I love discovering new music and discovering something really quite different that is also local is extra cool! Christchurch based experimental rap group There Are No Bees are pretty new, but are already making exciting music. Their EP ‘Before’ has just been released and they are preparing their upcoming debut album. Thank you to TANB for their thoughtful answers to my questions. This was a really enjoyable interview and I’m looking forward to hearing more from them in the future!
AQ: I’m loving your new ep ‘Before’! Congratulations on reaching 1000 plus Spotify listens in a couple of weeks. Can you tell me a bit about yourselves? How did There Are No Bees come together? I hate to ask the name question, but it’s an intriguing one so I would be curious to know where it came from …
TANB: Thanks so much! It’s a big milestone for us but we hope that it is only the beginning. It all started at a house party about a year and a half ago where we (Sam, Josh and Will) were sheltering from the rain in a tent and Josh mentioned that he had been writing some raps. Sam had some of his beats on his phone so we were like ‘let’s do this’ and we spent the next hour sharing verses. A few weeks later we decided it’d be fun to get a group together. Josh came up with the name, it comes from a poem of his from a little while back. The poem was about love and loss and ‘there are no bees’ was one of the final lines in the poem. Josh has been writing poems for years and always likes it when new creative endeavours pay some homage to past things so he was really happy we all agreed to use that name.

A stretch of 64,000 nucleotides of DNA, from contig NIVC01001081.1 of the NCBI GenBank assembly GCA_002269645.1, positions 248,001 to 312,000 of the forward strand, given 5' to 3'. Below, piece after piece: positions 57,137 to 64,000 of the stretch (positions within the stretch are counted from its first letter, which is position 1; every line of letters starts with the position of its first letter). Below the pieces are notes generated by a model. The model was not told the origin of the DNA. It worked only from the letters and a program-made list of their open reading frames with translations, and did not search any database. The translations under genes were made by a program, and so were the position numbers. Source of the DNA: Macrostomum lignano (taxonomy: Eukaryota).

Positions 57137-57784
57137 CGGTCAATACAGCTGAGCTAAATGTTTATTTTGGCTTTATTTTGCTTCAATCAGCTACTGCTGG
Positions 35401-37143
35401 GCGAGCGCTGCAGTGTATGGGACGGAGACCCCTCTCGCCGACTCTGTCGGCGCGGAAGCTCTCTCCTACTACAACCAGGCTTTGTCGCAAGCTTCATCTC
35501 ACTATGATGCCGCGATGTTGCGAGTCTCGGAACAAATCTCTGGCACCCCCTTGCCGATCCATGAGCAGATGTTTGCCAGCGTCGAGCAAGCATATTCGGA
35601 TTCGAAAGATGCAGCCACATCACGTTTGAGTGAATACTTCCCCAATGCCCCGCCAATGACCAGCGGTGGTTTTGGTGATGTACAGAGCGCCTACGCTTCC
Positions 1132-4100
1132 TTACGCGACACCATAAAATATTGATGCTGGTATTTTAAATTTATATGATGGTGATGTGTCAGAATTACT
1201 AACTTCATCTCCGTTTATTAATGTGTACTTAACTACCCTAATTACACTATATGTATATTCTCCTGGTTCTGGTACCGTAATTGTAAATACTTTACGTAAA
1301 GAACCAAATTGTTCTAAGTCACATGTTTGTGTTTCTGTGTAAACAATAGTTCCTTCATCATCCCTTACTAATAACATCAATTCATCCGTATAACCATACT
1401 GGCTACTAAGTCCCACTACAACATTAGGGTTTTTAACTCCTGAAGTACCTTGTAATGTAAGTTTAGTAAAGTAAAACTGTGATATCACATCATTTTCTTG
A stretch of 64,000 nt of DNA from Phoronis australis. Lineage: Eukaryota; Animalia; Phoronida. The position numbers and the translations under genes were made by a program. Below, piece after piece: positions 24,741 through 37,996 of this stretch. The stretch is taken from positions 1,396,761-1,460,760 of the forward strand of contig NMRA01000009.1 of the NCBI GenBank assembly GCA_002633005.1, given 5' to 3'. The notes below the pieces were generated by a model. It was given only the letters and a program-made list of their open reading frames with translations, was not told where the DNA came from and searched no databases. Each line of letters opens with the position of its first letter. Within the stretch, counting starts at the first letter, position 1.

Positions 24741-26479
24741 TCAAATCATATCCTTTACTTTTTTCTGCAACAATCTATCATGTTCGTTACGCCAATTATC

AQ: Do you write your raps and lyrics individually and then bring everything together or do you write collectively? What inspires you lyrically? You have some quite playful raps and then darker and more introspective ones. You also venture into quite surreal spoken word stuff, which is a really cool contrast.
TANB: We generally work off concepts. This is more prevalent in our upcoming album which will retrospectively reveal more about ‘Before’. We usually get together, listen to the latest beat that Sam has made, and then decide on a theme or a story we want that track to be about. After this we separate and come back together with our verses, give feedback and then lay them down. Lyrically everyone has different inspirations which we really try and accentuate. There’s no point in a rap collective if everyone sounds the same and has the same view. The contrast comes from real life (we know it sounds cheesy). Once we decide what to write about, we all have to draw from our own experiences and we all have good and bad ones. We feel it’s important to share both good and bad in an equally honest way, not everything is bad but sometimes it really is just shitty.
AQ: That contrast is there musically too. I really like how your ep switches between the more song-based raps and then the very abstract experimental electronic tracks that are like drifting away into a forest somewhere. What inspires your musical approach?